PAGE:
Glen: Hillary Rodham Clinton has said that she remains hopeful the US can reach a "strong verifiable deal" to curb Iran's nuclear weapons program by next week's deadline.
The Democratic presidential front-runner said during a Fourth of July campaign organising event at a house party in Glen in northern New Hampshire that she hopes the US and its allies can clinch a deal.
"I'm hoping it's a strong, verifiable deal that will put the lid on Iran's nuclear weapons ambitions," Clinton said.
"Even if we are successful, however, Iran's aggressiveness will not end."
As President Barack Obama's secretary of state, Clinton helped set in motion the talks that are nearing completion in Vienna. The proposal has been assailed by Republican presidential candidates who say it does not go far enough to prevent Iran from obtaining nuclear weapons, setting up a potential foreign policy clash in the election campaign.
Clinton said Iran ramped up its nuclear capabilities during President George W Bush's two terms, building covert facilities and intimidating its neighbours. "The Bush administration's response through diplomacy was somewhat half-hearted," Clinton said, adding the "only response" was levelling punitive sanctions on Iran.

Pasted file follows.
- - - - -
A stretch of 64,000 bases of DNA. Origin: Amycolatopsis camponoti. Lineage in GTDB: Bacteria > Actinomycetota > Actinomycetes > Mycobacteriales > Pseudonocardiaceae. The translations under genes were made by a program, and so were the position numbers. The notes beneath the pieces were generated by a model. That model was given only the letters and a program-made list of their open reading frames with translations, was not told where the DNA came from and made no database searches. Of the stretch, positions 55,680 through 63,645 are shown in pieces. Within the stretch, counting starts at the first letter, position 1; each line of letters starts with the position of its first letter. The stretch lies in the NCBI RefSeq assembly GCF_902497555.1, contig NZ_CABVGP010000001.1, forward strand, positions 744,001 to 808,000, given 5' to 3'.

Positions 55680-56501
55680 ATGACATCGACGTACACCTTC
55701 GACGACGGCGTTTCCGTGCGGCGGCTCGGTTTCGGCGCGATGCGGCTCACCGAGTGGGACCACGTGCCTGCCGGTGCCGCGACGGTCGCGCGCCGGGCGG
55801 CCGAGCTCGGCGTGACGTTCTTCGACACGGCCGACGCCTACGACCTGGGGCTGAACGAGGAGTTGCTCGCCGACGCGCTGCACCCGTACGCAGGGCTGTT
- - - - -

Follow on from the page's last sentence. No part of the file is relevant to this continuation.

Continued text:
Once Obama entered the White House, "we inherited an Iranian nuclear weapons program and we had to figure out what we were going to do about it," Clinton said. An agreement, however, would not be a cure-all, she said.
"Just because we get the nuclear deal, if we can get it done, doesn't mean we're going to be able to be breathing a big sigh of relief," Clinton said.
Clinton later marched in a parade in Gorham in northern New Hampshire. The northeastern state traditionally holds the first presidential primary. Recent polls show Clinton with a narrower than expected lead over Vermont Sen. Bernie Sanders in the Democratic race..
When one woman asked her about Obama's health care overhaul, Clinton said she would embrace it. "I'm going to not only defend it, I'm going to make it even better," she said.
During the house party in Glen, Clinton also spoke about her ideas to address college debt, her views of the Supreme Court's gay marriage ruling and the future makeup of the court, during an hour-long event with supporters.